Date of Award
Doctor of Philosophy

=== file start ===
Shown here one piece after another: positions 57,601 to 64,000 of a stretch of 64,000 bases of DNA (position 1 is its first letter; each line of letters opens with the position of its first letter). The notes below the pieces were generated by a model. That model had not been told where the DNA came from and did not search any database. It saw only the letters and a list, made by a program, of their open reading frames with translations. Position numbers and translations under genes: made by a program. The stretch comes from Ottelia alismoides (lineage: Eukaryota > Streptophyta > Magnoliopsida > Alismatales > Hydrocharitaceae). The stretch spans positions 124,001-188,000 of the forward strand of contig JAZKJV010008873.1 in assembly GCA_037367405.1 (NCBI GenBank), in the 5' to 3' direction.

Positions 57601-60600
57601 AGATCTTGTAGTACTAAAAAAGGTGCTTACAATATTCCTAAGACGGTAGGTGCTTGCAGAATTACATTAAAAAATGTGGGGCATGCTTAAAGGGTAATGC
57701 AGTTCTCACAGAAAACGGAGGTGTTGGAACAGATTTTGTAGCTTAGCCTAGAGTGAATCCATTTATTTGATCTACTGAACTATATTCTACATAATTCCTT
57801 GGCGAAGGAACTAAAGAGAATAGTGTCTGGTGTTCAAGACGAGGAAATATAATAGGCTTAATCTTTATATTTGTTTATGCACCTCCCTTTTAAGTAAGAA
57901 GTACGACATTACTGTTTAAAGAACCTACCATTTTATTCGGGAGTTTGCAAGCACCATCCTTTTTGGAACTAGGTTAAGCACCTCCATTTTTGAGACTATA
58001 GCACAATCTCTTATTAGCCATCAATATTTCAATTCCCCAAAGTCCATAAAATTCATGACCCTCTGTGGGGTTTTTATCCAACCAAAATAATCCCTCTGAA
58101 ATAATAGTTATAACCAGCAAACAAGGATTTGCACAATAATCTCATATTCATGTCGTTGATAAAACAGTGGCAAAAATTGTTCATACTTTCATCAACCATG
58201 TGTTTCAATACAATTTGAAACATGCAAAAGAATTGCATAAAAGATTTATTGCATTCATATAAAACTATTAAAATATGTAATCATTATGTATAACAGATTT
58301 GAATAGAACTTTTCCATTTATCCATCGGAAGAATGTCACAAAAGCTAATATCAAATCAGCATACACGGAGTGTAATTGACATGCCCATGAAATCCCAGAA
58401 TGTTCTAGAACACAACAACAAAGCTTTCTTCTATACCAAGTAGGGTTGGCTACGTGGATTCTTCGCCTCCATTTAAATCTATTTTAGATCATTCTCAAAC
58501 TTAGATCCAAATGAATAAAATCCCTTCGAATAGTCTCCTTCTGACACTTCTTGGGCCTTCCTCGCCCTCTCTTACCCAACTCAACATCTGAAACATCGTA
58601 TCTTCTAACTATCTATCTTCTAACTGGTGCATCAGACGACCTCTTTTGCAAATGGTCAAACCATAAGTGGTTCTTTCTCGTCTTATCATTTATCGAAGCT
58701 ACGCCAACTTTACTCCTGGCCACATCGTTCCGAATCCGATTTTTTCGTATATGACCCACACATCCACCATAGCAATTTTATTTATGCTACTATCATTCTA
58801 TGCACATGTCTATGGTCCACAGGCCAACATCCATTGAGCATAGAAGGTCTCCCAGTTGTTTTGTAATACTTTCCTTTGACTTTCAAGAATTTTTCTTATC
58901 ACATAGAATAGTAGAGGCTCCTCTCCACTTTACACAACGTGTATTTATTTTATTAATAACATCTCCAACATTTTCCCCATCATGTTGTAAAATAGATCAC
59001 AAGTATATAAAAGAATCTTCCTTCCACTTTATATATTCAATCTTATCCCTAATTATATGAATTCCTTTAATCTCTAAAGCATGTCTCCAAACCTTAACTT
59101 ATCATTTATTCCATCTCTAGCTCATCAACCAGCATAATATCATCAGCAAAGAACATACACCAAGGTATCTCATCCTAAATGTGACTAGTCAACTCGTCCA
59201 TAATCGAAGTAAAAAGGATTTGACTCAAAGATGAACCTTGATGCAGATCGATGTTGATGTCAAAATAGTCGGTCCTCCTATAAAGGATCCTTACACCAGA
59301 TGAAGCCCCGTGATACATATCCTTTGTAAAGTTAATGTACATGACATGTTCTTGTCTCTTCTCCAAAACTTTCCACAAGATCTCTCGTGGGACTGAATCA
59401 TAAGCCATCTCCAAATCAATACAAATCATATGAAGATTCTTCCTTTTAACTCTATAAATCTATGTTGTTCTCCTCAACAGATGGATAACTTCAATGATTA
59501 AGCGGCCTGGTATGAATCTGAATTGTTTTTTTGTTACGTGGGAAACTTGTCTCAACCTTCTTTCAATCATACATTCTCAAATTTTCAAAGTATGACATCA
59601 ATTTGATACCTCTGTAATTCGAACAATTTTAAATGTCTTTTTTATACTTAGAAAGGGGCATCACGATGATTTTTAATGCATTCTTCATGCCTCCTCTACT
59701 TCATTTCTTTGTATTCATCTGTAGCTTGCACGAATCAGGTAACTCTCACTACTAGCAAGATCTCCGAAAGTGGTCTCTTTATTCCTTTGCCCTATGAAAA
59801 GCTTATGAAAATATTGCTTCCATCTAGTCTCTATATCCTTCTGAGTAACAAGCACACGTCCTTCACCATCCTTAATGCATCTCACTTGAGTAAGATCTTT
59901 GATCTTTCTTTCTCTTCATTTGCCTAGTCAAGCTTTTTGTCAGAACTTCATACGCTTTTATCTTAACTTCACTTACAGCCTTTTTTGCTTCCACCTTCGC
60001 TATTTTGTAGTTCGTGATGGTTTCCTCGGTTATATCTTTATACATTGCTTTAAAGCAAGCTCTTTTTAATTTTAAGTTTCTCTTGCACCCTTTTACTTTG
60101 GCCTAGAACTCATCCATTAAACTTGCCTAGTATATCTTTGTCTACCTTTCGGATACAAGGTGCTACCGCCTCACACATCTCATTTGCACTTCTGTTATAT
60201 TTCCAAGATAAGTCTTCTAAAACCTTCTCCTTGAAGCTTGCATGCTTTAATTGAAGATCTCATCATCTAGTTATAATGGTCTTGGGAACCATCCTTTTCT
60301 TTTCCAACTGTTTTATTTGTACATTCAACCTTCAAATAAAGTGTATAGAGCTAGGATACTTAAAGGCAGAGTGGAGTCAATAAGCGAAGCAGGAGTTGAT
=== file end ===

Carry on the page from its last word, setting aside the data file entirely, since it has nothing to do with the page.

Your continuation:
Flame retardants (FRs) are widely used in a variety of consumer products, including electronics, textiles, vehicles, furniture foams, and children’s toys. Many of these chemicals are halogenated compounds that are persistent in the environment over long periods of time and are known or suspected endocrine disruptors. As a result, FRs may have a variety of negative health effects on humans and wildlife. Following the discontinuation of commercial polybrominated diphenyl ether (PBDE) mixtures, a variety of alternative FRs have been developed and employed. In comparison with legacy FRs, relatively little is known about the ability of these emerging FRs to bioaccumulate and biomagnify in various systems. The primary objective of my dissertation was to better understand the contamination status of both legacy and emerging FR in the biota of the northwestern Atlantic Specifically my objectives were to (1) identify and quantify legacy and emerging FRs in high trophic level predator species (sharks) of the northwestern Atlantic, (2) determine Tropic Magnification Factors (TMFs) for legacy and emerging FRs within the same food web, and (3) evaluate the maternal transfer of a variety of brominated and chlorinated FRs in viviparous Atlantic sharks.
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